A Couplet and Complicated Compassion

Mill Pond, Portsmouth, New Hampshire
(c) June 2012

Yesterday it did not seem as if today it would be raining.”

Last night actually did give just a hint of rain, after a glorious evening outside at Prescott Park in Portsmouth.   This time Shawn Colvin was not driven from the stage by lightning.

And today it is not raining; it is a perfect summer day, and one of my sons is leading a pack of children up a magnificent mountain.

But I don’t believe Edward Gorey was speaking of the weather.  I think he was addressing those unpredictable, turn-on-a-dime reversals in life that almost all of us will experience and witness with the people we love most.

Today is an odd kind of anniversary, which left its mark like only a handful of other days has.  The word “anniversary” itself seems too inherently festive, because there is nothing celebratory about this day.

It is not the day we found out that my husband’s condition was decisively incurable.  That came a handful of months later.   But on this calendar date, after several hours of waiting for a CAT scan at a hospital outside Boston, a surgeon pointed to the image of Jim’s pancreas on her computer screen in a windowless room and said, gently, “This is your tumor.”

Continue reading “A Couplet and Complicated Compassion”

My Baby Blue

Prescott Park
Portsmouth, New Hampshire, July 2011

“Well I’d like to visit the moon, on a rocket ship high in the air.  Oh, I’d like to visit the moon.  But I don’t think I’d like to live there.”

These lyrics make me shamelessly wistful for days with my young children, listening to Elmopalooza (I kid you not) on what was, back in the day, known as a cassette player.

Twice I have heard Shawn Colvin sing in person.  Once she opened an acoustic  set on a rainy night in Portsmouth, New Hampshire.   My husband Jim had just rushed into town from a typically long day at work.  I was soaked from waiting outside the theater in the rain in a bright pink floral print sundress that could not have been less suited to the weather.  It was another triumph of hope over reality, though the hope then was merely for a pleasant late spring night.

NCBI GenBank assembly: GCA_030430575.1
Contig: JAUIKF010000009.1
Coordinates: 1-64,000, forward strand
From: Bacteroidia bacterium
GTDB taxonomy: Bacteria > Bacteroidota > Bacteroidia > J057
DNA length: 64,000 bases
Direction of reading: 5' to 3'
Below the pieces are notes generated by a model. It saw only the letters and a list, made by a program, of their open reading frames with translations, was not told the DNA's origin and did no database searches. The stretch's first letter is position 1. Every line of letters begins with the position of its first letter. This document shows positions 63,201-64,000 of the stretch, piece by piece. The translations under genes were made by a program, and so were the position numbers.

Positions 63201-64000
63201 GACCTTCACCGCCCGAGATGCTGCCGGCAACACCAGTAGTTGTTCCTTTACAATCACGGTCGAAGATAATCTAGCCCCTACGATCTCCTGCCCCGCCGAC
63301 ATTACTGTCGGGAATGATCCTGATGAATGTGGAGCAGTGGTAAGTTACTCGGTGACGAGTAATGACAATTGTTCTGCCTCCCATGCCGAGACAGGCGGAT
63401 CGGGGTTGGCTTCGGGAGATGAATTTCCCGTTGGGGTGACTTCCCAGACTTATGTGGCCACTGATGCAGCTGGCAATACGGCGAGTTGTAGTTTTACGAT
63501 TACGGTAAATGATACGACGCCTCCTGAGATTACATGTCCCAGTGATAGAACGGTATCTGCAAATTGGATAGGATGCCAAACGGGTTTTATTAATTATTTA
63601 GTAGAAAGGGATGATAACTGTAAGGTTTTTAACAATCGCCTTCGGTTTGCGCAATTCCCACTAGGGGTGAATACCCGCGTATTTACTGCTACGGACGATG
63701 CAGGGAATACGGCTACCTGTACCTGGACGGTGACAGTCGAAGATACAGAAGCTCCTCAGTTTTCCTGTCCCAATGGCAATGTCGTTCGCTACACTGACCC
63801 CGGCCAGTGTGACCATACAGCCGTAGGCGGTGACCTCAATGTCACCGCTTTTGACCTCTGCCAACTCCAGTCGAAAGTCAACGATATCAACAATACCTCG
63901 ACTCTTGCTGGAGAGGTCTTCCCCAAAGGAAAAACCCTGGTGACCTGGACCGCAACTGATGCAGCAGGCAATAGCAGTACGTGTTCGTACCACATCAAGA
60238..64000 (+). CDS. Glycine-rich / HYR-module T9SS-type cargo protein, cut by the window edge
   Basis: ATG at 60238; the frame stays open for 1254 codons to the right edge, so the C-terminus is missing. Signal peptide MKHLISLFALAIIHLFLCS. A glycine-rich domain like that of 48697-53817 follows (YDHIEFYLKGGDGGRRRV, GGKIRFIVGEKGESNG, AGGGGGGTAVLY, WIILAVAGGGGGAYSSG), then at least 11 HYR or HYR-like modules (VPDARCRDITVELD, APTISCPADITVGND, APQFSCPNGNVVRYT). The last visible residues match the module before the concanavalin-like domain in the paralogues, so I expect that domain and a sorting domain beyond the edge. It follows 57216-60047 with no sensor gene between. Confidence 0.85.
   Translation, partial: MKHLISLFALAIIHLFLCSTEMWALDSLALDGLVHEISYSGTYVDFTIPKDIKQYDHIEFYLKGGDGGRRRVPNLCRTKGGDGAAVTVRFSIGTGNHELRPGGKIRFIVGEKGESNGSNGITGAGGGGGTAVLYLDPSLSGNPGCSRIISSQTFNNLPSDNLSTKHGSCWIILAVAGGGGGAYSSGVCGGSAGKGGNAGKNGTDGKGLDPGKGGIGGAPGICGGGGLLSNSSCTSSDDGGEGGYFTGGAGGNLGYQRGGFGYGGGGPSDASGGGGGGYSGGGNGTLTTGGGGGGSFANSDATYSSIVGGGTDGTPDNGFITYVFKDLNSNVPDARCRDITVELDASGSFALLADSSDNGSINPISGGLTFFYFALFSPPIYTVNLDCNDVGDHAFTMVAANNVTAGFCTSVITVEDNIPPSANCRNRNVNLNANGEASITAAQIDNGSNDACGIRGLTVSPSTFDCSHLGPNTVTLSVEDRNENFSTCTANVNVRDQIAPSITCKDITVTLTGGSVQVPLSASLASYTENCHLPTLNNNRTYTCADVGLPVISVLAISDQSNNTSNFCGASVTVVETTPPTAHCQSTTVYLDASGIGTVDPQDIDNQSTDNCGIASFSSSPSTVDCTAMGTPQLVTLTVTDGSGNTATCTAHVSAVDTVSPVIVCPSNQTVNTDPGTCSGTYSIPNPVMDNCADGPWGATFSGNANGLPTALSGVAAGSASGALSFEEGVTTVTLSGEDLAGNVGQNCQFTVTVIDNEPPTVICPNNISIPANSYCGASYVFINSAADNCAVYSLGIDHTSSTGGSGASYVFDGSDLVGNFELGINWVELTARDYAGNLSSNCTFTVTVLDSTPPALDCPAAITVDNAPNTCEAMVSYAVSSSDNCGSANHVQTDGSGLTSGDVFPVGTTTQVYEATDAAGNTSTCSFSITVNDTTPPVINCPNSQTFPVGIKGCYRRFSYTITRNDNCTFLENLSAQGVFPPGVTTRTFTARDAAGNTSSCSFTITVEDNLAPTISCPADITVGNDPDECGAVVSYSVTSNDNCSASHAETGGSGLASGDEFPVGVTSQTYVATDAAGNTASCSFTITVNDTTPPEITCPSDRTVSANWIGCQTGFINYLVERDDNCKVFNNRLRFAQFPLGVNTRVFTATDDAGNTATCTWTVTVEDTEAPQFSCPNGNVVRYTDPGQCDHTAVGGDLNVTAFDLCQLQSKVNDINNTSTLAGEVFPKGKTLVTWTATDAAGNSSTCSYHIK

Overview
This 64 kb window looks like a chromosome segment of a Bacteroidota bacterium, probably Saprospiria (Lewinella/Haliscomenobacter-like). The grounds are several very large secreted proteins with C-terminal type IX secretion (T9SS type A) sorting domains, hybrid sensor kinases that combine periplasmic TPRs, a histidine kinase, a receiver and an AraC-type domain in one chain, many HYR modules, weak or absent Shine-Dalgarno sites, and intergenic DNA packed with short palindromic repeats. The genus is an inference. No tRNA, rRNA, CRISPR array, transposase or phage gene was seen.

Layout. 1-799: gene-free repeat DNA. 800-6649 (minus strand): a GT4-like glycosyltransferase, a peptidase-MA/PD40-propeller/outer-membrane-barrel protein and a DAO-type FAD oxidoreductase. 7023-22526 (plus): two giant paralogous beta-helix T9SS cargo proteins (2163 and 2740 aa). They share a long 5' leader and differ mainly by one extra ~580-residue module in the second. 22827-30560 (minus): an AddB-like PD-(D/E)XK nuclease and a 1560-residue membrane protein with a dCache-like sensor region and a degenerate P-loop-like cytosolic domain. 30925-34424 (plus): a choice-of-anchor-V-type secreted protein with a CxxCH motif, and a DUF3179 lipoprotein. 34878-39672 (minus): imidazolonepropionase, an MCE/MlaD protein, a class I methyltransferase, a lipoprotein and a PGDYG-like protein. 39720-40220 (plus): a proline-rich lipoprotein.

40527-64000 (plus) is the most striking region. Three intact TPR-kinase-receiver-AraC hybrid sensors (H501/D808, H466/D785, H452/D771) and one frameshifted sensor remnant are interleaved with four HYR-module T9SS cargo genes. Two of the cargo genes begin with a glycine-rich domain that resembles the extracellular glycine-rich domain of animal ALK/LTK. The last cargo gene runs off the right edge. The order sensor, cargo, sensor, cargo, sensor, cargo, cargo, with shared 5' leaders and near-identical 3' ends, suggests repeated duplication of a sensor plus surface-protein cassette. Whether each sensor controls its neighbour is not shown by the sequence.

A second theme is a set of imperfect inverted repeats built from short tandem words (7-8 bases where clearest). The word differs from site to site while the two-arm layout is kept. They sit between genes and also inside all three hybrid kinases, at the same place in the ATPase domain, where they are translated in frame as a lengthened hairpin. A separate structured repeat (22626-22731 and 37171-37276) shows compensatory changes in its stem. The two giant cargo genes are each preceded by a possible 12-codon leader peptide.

It was a rare evening out without our children, and Jim and I held hands and settled into our seats.  The skirt’s rain-soaked cotton squished as I shifted (Laura Ashley was never one for skimping on yardage).  It was then we realized why the seats were so affordable:  we were wedged behind a wide support pillar.

But the music was gorgeous. Continue reading “My Baby Blue”

Skirting the Infinite Void

An oil painting of her father (and our beagle, Brady)(c) 2011 Emma E. Glennon

A man my friend loved died very suddenly and, like my husband, far too young.

“I wish I had spent every second with him,” she said.

“But you can’t live your life like one of you is about to die,” I told her.

I reflected only afterwards that that is exactly how Jim and I and our children lived our lives for the better part of a year.

It is the knowing—not just the earlier, arguably premonitory flashes–that made those months so surreal.

I identify with the professor who wrote, “If something distasteful or painful lies ahead, it poisons all the time in between.” He quoted Julius Caesar, in which Brutus mused that “between the acting of a dreadful thing/And the first motion, all the interim is/Like a phantasm or a hideous dream.”

The “upcomingness” of that professor’s own dreaded occasions “festers in [his] mind, envenoming” the preceding days.

As Tim O’Brien’s semi-reliable narrator put it in The Things They Carried, “In some respects, though not many, the waiting was worse than the tunnel itself.  Imagination was a killer.”[ii]

That professor’s dreaded occasions?  Faculty meetings.  I am a professor’s daughter; I understand each of us has his own dreaded events.

I always have been irritated by use of the term “being present for” something, which I take as a bastardization of the popular conception of being “in the moment.”  (I’m not particularly enamored of that phrase, either.)

Unlike my husband, I am easily irritated.

Years ago, at a concert in a Portsmouth church, the young woman sitting on the bench a few rows in front of Jim and me loudly and repeatedly announced to a friend she evidently had not seen for some time that that she was trying “to be present for” significant events in her life.

“Where else did she plan to be?” I whispered in Jim’s ear, to which I always had to crane my head upward. “Is she prone to random bouts of teleportation?”

Continue reading “Skirting the Infinite Void”

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